By Judi Nayeri of Ma’s Acres Dairy Goats
Over the years I’ve received many calls about ill goats with polio-like symptoms. Many of those have been treated successfully, so I hope this will be helpful to you. My first experience with Polio was about ten years ago. A Nubian yearling was in a breeding pen. When I did my routine check, she was “down” in her hindquarters. No matter how hard she tried the best she could achieve was a sitting position. She was immediately transported to the ISU Veterinarian Clinic in Ames. She was treated for tetanus, bacterial infection and Polio. Happily she recovered fully. A few years later a goat “went down” at a very hot county fair. A vet was called and she was treated for Polio. She was also blind but within the next few weeks she recovered fully including her sight.
Polio in goats is not a contagious disease but a vitamin deficiency. Goats and other ruminants are dependent on Thiamine in the rumen which metabolizes glucose into carbohydrates. The carbohydrates are necessary to maintain healthy brain cells. When something occurs to disrupt the pH balance in the rumen, “friendly” Thiamine producing organisms can’t function causing a failure in the cascade causing brain cell death. Subsequent brain edema occurs causing a variety of neurological symptoms.
Neurological symptoms may include one or more of the following: weakness, staggering, tremors, blindness ( which may last several weeks after recovery), posturing, diarrhea, decreased appetite, increased aggression, increased temperature, increased respiratory rate, decreased heart rate or nystagmus (rapid eye movement). Rumen motility remains normal. Star-gazing is very common early symptom. Our goats are very attentive, when one stares past us, into space or ignores us (when not preoccupied) it is time for concern. Remember, anything that negatively affects the rumen environment can disrupt the “good” microorganisms, Bacillus sp., Clostridium Sporogenes, and B.aneurolyticus and hinder their Thiamine
production. The other consequence is to encourage organisms that produce Thiaminases which catabolize or break down the Thiamine. Either way the result is Thiamine deficiency. A major cause is feeding a diet rich in concentrate ration and low in roughage. Other causes may include but are not limited to prolonged treatment with higher than recommended doses of Corid (amprolium), deworming, grazing on recently fertilized pasture, high sulfur intake (as from water), and rarely published but one of the most common causes I have seen, STRESS.
There are several diseases which can mimic Polio. CAE, Listeriosis, Enterotoxemia, Toxemia of Pregnancy, grain poisoning, plant poisoning, Rabies and Tetanus, most commonly Tetanus and Listeriosis. Tetanus can be differentiated by tickling the eyelid; if the third eyelid flashes across the eye that is pathonomic for tetanus otherwise it is Polio. Also in Tetanus the joints cannot be manually bent while in Polio they are flexible. It is sometimes advantageous to treat with Procaine Penicillin to cover Listeriosis, in doses high enough to cross the blood-brain barrier. Use 1.5ml/25# body weight or 6ml per 100# body weight of 300,000 Iu/ml. Tetanus can be covered with 1cc of Tetanus antitoxin.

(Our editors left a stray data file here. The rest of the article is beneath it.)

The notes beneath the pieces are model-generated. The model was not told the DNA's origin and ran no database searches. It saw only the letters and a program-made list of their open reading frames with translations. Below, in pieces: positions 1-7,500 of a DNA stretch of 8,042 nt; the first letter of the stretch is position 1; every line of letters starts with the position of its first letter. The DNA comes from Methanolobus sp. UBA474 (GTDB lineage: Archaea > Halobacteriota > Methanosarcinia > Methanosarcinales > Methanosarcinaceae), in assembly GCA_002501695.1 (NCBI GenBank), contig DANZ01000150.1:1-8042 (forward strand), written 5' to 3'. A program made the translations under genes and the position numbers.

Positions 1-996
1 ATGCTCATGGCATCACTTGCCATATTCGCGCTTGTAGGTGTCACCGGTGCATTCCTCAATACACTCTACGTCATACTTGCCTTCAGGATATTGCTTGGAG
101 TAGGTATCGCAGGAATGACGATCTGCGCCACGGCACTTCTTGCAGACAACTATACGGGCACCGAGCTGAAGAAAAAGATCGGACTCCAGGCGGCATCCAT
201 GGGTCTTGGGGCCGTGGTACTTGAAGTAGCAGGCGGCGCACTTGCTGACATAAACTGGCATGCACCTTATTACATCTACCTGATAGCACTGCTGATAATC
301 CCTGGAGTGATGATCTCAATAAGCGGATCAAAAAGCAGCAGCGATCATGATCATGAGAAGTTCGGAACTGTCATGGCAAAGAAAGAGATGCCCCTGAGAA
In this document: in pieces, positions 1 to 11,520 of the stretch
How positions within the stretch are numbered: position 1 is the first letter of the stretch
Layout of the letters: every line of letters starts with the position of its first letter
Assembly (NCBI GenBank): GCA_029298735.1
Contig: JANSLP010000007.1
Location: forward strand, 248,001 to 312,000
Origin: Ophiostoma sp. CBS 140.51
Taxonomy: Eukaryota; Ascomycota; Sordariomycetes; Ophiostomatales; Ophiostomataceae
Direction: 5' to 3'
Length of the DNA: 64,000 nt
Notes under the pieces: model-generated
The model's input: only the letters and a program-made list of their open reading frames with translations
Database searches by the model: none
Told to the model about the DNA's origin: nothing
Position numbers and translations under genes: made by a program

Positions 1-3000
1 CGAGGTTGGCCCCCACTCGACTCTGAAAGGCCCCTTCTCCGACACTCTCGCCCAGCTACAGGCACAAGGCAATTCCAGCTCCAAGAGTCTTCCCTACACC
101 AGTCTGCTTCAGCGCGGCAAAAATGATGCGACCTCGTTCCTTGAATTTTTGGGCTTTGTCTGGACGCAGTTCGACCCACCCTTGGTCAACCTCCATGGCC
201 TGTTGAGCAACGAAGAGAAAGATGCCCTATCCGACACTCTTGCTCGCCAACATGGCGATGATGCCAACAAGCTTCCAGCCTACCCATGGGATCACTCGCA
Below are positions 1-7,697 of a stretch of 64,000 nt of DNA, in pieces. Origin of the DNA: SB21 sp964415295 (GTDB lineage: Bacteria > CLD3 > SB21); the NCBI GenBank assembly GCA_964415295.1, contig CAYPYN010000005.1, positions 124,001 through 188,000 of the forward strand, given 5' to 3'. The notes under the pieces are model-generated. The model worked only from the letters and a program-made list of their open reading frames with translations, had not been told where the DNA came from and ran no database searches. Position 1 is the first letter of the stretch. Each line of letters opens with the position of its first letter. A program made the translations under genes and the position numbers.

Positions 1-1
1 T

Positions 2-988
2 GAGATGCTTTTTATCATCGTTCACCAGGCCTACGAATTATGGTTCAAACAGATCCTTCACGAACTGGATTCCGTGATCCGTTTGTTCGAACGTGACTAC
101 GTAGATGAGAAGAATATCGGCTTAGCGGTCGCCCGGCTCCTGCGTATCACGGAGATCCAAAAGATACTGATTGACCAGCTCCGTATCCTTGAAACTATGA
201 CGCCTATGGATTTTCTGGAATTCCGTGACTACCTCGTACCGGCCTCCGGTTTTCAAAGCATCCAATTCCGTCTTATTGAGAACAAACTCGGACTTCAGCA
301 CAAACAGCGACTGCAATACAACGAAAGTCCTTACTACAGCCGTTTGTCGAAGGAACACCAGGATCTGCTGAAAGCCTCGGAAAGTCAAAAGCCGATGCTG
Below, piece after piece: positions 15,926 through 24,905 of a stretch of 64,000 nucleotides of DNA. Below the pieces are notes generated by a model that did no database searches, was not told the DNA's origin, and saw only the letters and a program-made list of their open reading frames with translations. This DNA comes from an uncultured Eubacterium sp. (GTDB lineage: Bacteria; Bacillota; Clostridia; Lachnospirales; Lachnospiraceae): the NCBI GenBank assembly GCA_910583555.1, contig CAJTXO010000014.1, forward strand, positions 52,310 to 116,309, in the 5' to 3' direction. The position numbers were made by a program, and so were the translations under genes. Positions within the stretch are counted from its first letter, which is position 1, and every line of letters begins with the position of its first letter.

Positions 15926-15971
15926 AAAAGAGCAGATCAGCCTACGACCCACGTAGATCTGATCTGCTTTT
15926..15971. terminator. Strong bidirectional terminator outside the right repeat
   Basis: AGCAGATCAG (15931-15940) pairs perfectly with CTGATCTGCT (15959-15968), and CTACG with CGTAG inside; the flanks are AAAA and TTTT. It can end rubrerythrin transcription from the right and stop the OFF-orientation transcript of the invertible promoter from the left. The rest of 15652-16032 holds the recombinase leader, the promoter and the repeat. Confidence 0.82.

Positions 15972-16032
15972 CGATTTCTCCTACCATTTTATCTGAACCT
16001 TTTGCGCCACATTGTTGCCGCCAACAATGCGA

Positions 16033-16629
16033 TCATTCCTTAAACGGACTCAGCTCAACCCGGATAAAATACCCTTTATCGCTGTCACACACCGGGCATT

Treatment of the thiamine deficiency is simple. The literature varies greatly on dose, route and frequency of treatment. I usually use 1-2cc of 200mg/ml on a small kid and 6-8 cc on an adult animal, IM. This can be repeated in 24 hours if needed. I called a ruminant veterinarian at ISU and he suggested 5mg/ # IM or if the animal is extremely ill 5mg/# IM and IV simultaneously. Repeat injection daily for 2-3 days if necessary. Thiamine is cheap and it is water soluble so overdose is not a concern. The animal will excrete anything it doesn’t use. You won’t overdose.
Most of the literature talks of a winter disease, but actually, it is a year ’round disease. My cases have always been in the summer when they are in milk and pushing feed based on production. In the winter my goats are on maintenance only. In summer we are also under a lot more stress with showing and weaning. Remember, early treatment is the key. Last summer my son was walking through the barn and noticed a doeling standing in a corner with tremors and staggering when she walked. She was treated immediately, she was stronger in 10-15 minutes and fully recovered in about thirty minutes, but we did continue to watch her for 24 hours. Length of recovery will depend on how long the animal has been sick. If unsure, it is
better to treat the animal than risk losing the goat. If you wait, by 2-3 days it will be too late. Remember Thiamine is water soluble; you can’t harm a goat by misdiagnosis or over treatment. If unsure, TREAT.
Thiamine is cheap but it is prescription so get some from your vet as well as procaine Penicillin and TAT and keep these on hand. Goats never get sick when the vet is in. You can always call the vet in the morning to follow-up, but TREAT ASAP.
Information provided is general in nature and is provided without guarantee as to results. The information is not intended to be and should not be construed as legal advice.